Today my husband Mark and I celebrate our silver wedding anniversary. We are very happy, a little stunned, and rather proud of what we have accomplished: Creating a relationship that nourishes, comforts, excites, and reflects us. Our marriage may not work for everyone. It is a relationship created to support who we are and who we want to become. The stability of our marriage helped us create an environment for raising our daughter to adulthood, but also for raising ourselves.
Too often in a marriage or committed relationship, partners are focused on changing one another. This is a recipe for futility. While it is normal for partners to ask one another to stop or start certain behaviors, expecting someone to change their personality to conform to your own demonstrates misunderstanding of what a committed relationship is really about.
Unfortunately, many people come into a marriage with a fragile sense of self. There exists a myth that a partner will “complete me,” filling in one’s gaps and weaknesses with their strengths. And in a partnership, it is true that individuals can balance one another. But unless we were raised in a functional household (party of one?) with parents who understood how to respect one another (as opposed to one partner caving in to the other), most of us come to a relationship with gaps that need more than spackle: They need drywall, stucco, and paint, too.
Marriage isn’t the endpoint of adulthood. It is the beginning. In marriage, we come face to face not just with our partner but ourselves. Our weaknesses emerge in bas relief, demonstrating that we indeed possess some not very attractive qualities that need to be remedied. Jealousy, resentment, fear, anger and rage, pettiness, rigidity, righteousness—reads like a compendium of qualities we generally thought we gave up when we graduated high school or college.
But no. We have crummy, unwanted, unattractive parts of ourselves. If we are able to deal with them, to own them and work on them, we can become not just a better person, but also a better partner. If we ignore them and they burble around, we can end up projecting them onto our partner, blaming him or her for making us feel bad. But remember the old sticks and stones rhyme? No one can make you feel bad. Or, as we used to say in the old days, no one should be able to push your buttons, and you should not be pushing anyone else’s either. It’s the old “I’m okay, you’re not,” except really, guess what? You’re not okay, either, just in case you haven’t noticed.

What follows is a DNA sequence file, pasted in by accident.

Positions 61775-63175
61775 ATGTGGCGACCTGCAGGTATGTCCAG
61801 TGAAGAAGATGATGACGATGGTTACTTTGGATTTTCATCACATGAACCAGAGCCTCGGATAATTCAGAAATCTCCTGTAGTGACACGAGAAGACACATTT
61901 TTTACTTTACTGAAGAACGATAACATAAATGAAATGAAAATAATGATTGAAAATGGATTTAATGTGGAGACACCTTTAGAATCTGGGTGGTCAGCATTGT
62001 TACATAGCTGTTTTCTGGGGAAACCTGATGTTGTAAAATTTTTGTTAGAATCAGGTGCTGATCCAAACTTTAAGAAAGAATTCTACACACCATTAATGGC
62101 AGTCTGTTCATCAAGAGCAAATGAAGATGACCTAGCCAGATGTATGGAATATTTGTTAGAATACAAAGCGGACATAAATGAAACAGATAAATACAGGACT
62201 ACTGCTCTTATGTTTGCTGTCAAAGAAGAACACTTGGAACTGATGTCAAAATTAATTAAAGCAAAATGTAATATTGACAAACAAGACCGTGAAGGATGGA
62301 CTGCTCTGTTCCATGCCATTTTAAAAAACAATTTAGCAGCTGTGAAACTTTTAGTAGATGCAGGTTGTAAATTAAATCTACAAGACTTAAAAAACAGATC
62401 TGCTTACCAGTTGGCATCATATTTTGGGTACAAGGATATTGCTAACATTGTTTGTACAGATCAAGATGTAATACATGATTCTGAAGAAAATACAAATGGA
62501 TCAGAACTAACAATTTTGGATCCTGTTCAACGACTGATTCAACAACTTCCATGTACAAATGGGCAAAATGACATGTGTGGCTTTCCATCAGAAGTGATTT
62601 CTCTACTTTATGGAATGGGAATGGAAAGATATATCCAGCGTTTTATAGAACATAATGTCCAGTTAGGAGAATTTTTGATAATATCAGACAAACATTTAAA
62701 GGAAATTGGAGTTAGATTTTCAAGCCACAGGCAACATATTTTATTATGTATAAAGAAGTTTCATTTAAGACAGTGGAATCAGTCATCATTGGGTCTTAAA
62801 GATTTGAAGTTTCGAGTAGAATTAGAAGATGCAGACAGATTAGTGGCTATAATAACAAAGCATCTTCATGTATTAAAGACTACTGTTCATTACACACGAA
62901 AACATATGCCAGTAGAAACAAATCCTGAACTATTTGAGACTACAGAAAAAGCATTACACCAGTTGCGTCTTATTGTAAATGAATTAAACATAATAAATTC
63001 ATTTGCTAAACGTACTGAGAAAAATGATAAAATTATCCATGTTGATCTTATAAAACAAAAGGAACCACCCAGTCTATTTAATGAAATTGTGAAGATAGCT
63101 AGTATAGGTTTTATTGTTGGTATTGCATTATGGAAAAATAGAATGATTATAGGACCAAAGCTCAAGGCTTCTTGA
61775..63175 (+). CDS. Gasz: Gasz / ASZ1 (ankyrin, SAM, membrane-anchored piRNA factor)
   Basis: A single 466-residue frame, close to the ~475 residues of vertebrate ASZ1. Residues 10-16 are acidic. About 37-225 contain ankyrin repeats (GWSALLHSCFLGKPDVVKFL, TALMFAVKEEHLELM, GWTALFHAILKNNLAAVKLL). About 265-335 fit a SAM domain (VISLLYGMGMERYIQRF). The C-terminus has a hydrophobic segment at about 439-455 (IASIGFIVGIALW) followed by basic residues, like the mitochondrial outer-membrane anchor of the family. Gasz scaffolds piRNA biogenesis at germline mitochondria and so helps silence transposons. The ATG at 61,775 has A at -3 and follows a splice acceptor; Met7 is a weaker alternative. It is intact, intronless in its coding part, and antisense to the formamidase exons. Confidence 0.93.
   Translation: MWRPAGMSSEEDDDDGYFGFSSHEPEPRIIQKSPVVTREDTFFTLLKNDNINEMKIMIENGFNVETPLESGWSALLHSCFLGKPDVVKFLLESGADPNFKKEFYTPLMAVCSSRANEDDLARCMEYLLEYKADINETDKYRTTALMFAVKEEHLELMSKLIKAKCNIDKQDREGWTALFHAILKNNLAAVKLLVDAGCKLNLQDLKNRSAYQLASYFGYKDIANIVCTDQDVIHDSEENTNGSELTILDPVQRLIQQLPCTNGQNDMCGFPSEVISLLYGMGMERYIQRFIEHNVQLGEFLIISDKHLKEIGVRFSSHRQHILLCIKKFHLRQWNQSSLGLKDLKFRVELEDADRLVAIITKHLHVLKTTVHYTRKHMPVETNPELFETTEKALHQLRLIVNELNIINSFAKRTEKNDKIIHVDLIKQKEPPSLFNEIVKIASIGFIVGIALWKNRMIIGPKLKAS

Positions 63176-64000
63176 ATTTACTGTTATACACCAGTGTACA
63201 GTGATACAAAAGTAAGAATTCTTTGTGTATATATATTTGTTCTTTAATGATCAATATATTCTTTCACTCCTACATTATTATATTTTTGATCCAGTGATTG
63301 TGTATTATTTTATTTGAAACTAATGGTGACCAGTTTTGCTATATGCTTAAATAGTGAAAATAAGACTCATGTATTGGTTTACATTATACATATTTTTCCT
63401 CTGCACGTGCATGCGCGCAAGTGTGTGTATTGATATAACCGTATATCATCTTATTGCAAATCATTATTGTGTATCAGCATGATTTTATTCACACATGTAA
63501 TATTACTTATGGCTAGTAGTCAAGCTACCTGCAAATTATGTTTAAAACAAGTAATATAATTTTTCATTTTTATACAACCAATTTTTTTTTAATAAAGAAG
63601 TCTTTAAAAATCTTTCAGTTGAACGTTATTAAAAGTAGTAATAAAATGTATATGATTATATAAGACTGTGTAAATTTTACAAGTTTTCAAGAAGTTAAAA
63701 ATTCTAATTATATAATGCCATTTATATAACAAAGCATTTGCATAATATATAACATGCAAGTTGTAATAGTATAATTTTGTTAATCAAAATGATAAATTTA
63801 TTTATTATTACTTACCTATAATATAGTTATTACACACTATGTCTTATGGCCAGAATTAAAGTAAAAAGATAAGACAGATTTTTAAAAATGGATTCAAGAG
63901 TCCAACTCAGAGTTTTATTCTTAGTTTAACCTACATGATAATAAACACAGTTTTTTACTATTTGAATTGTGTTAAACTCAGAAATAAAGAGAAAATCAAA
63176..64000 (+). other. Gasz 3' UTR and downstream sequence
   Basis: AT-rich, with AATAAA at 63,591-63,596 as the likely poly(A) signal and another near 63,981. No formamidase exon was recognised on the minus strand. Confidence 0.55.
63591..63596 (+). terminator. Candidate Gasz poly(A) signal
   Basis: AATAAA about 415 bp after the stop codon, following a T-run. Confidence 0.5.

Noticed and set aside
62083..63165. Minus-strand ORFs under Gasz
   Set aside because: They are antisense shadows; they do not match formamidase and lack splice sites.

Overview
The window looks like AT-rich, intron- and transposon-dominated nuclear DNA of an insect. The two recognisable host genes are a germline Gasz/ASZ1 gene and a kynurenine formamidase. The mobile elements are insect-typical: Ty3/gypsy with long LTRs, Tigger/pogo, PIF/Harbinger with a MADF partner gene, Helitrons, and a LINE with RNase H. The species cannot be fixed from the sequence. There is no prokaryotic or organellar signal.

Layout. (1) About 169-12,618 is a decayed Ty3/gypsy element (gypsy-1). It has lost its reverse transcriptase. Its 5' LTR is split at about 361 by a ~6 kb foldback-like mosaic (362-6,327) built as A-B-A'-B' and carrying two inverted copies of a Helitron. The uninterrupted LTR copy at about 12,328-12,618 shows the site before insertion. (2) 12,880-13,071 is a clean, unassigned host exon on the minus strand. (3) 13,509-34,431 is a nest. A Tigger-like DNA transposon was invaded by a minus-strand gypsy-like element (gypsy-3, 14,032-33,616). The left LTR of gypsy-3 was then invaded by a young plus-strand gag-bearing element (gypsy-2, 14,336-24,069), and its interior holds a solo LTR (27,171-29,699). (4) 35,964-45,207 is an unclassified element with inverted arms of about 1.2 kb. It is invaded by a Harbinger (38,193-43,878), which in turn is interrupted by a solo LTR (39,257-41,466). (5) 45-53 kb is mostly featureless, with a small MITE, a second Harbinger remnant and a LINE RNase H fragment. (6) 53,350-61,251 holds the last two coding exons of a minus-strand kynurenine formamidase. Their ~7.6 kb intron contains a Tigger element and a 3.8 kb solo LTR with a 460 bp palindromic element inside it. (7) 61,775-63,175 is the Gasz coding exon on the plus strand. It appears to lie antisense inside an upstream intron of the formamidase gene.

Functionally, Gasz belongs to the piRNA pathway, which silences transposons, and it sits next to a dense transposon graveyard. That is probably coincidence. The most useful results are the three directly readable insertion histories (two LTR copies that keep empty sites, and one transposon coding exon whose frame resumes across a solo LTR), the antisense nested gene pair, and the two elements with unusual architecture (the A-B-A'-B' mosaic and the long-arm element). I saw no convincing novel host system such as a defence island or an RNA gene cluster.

So the task is to engage in a program of rather continual self-examination. If you have a fight with your partner, the idea is not to sit and stew
When we were young—my husband was only 23 when we met, I was a little older—we fought a lot. Fragile self-concepts made us each certain we were right. As an only child (my husband) and a first-born (me), we entered into many a power struggle. (One fight was so bad that we missed an event. When someone asked us where we were, I looked at her and said, “We were fighting. Didn’t you hear us?”) Fighting wore us down and made our marriage not one of pleasure and delight, but a battlefield littered with insults, epithets, and barbs, and a few pieces of broken dishes thrown in just for dramatic effect.
I guess the turning point was the birth of our daughter. I certainly didn’t want to replicate my parents’ marriage. (Their arguments were so predictable they had one I named “the Sunday pancake fight.” My father would want to make pancakes, which made a mess, which for my mother symbolized being shackled to the sink and domesticity. It would devolve from there into slinging onto one another ever sort of injury, imagined and real. As for me, I could have pulled up a chair to the kitchen at the same time each week to see the show if it wasn’t so draining to watch. Unfortunately, living in a tiny apartment in Brooklyn, there was no place to escape.) And we were both tired of our stupid partner tricks. So we stopped. Well, mostly. It took time to figure out how to resolve our conflicts by sitting down in the middle of a Saturday morning to talk them out without throwing gasoline and a match between us.
Today we rarely argue. I don’t have to prove myself, either in principal or in my worth as a human being, and I don’t need this from my husband. The goal is to live in harmony, two separate people with needs and wants that may not always match up—but we do the best we can. There simply any issue that’s big enough for a fight, or should I say, big enough to disrupt the equilibrium of our peaceful household. Yes, we have disagreements, but they don’t escalate into attacks on each other’s character. We accept one another as being different, and we create “word arounds” to accommodate to that.
Twenty-five years is a long time. Long enough for six presidencies. Long enough for a second generation to be born. Enough time, ultimately, for two people to get to know each other well, to accept one another, and in that knowledge, remain deeply and firmly in love. It takes time for a marriage or committed relationship to grow, because it takes time for the partners to grow. Again, marriage isn’t the endpoint of adulthood. It is just the beginning. And when you get to year 5, or 15, or 25, then perhaps you can say, “Great! I made it to adulthood. Not only do I love myself, but I love my partner, too.”
It is futile to plant an acorn in the morning and expect that afternoon to sit in the shade of an oak.
--Antoine St. Exupery